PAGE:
Last year, Johnson's early work was focused on rehabbing from a right shoulder injury the previous season. Johnson had recovered by the time camp rolled around, but was still in definite need of improving his arm strength.
This year, there do not appear to be any health concerns. Johnson says everything with his arm and mechanics are flowing smoothly and now it's just a matter of fine tuning his repertoire before the start of the season.
"This feels a little easier," Johnson said. "Last spring it seemed like everything mechanically was just off, and then once I got to the season it was even worse than that. Even when I was down here early everything came natural.
"Finally felt that natural movement where I could do it and not think about it. Not have to sit there and tell myself to stay back, do this. The checklist is going down, just let it happen now."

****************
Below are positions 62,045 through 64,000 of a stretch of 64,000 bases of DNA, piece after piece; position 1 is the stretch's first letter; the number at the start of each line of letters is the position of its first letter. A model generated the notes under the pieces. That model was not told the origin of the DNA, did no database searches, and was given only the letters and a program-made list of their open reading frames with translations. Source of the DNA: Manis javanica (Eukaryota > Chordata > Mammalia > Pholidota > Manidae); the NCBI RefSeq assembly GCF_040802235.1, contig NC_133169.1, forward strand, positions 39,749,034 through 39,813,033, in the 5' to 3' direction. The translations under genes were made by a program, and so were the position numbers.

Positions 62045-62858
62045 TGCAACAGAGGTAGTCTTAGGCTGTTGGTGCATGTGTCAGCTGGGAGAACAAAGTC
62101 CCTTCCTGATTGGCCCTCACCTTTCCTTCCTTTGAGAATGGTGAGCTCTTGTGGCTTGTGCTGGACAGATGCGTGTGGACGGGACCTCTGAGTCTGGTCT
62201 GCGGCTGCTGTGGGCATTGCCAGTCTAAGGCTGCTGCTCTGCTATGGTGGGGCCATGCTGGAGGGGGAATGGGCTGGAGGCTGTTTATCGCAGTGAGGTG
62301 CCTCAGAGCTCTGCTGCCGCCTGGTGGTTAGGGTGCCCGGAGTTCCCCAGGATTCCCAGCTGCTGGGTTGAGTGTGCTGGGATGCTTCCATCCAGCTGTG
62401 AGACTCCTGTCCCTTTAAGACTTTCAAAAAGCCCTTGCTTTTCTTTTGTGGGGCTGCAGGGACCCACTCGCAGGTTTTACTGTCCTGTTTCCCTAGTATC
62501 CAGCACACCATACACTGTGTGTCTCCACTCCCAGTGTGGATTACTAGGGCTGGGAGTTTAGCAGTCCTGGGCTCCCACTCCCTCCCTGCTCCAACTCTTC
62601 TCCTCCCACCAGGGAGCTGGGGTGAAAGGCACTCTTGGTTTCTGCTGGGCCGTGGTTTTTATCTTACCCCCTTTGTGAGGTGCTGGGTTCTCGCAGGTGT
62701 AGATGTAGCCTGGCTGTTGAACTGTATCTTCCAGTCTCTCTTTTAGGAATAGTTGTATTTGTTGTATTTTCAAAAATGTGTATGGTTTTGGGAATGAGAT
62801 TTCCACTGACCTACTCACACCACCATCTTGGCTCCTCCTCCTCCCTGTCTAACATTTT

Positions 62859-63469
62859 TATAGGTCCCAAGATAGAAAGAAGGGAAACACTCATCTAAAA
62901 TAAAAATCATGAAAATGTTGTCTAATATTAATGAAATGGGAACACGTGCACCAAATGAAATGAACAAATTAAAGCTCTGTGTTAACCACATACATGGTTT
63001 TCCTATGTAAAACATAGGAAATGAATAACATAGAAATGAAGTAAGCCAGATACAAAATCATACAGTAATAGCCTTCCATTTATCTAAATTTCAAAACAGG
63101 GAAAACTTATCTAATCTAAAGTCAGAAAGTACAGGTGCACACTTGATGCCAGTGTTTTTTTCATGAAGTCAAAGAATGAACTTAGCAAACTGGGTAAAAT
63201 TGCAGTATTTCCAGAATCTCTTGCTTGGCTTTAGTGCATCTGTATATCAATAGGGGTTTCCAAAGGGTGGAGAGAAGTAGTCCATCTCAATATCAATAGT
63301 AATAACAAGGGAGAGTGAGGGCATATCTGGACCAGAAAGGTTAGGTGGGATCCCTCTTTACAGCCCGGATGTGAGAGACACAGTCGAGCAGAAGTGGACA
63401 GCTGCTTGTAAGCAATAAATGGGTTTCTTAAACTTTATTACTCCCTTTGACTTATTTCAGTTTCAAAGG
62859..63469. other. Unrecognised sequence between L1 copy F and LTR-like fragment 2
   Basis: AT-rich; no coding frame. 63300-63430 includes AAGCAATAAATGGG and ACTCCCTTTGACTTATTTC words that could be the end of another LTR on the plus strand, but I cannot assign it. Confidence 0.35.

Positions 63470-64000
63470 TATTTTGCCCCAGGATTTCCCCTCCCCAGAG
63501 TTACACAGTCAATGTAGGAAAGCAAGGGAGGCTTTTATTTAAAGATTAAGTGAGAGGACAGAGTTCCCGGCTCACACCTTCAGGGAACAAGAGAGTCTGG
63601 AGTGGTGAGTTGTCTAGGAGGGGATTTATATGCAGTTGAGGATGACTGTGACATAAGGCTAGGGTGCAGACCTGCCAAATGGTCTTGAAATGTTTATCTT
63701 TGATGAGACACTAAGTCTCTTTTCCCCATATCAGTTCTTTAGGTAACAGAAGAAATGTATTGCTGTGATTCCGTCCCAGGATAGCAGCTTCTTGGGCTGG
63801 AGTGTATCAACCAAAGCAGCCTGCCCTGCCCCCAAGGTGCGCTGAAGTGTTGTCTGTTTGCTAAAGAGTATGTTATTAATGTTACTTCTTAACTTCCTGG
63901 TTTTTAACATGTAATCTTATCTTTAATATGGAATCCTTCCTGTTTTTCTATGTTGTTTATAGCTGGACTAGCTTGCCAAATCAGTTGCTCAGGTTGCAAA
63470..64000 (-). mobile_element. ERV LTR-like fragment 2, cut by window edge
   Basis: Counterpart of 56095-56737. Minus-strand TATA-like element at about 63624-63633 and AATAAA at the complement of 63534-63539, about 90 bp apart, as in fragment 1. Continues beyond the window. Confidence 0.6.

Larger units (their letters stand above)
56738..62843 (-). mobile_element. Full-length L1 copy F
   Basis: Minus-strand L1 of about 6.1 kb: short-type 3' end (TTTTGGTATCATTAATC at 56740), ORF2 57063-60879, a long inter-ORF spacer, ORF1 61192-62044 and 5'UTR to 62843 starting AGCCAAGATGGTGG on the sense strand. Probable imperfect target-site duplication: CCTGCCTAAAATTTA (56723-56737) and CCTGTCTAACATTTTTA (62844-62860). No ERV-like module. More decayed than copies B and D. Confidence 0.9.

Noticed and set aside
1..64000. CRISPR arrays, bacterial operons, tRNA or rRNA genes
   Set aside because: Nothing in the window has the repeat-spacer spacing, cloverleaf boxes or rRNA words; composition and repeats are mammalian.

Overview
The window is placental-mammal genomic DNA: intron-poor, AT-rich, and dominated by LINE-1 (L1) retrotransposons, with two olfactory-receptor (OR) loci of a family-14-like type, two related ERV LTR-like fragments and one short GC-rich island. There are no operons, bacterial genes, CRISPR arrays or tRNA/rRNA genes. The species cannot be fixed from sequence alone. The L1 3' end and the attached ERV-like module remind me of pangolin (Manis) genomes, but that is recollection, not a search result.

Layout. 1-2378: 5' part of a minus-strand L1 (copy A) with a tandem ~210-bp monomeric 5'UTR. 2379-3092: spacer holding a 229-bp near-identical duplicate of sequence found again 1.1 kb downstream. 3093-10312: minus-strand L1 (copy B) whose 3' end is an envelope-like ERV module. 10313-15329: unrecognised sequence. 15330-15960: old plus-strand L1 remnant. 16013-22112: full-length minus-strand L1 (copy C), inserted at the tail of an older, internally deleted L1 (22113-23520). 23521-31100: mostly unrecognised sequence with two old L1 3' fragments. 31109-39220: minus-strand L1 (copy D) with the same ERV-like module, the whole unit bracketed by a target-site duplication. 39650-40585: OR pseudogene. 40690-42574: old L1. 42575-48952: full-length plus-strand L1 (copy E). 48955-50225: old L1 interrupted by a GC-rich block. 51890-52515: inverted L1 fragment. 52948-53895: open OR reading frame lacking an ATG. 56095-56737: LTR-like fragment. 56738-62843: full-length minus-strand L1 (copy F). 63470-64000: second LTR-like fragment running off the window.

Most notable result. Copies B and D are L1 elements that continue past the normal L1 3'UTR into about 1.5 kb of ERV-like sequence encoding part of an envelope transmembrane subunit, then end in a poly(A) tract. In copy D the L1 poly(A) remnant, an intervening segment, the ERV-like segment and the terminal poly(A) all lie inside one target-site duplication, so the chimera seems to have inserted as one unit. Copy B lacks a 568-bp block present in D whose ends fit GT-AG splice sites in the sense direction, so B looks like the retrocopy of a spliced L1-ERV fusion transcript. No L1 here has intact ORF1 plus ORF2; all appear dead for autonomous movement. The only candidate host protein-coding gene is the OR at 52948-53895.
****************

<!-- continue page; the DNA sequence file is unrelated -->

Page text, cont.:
Johnson made his second -- and final -- relief appearance of the spring on Saturday afternoon against Philadelphia. He allowed a solo homer to Carlos Ruiz, but besides that, he was perfect through his two innings of work.
The 29-year-old will now transition back into the starting role he's expected to have all year. The only reason he began the spring pitching out of the bullpen was to help R.A. Dickey line up his outings prior to the World Baseball Classic.
The early work so far has been mostly related to fastball command, but along the way, he has experimented with a new sinker to left-handed hitters while also tossing the occasional curveball. One of the next steps will be adding his slider into the mix.
"It'll just come naturally. You keep throwing it in bullpens, flat ground," Johnson said. "I think once you get into that four innings, five innings, six innings, once you get later into games, everything gets a lot sharper. I usually get better later in games."